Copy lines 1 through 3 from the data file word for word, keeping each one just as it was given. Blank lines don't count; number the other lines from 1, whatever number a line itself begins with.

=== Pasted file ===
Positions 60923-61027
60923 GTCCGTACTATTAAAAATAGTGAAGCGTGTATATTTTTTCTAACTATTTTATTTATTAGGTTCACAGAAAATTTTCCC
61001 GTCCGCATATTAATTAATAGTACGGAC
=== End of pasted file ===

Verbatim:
Positions 60923-61027
60923 GTCCGTACTATTAAAAATAGTGAAGCGTGTATATTTTTTCTAACTATTTTATTTATTAGGTTCACAGAAAATTTTCCC
61001 GTCCGCATATTAATTAATAGTACGGAC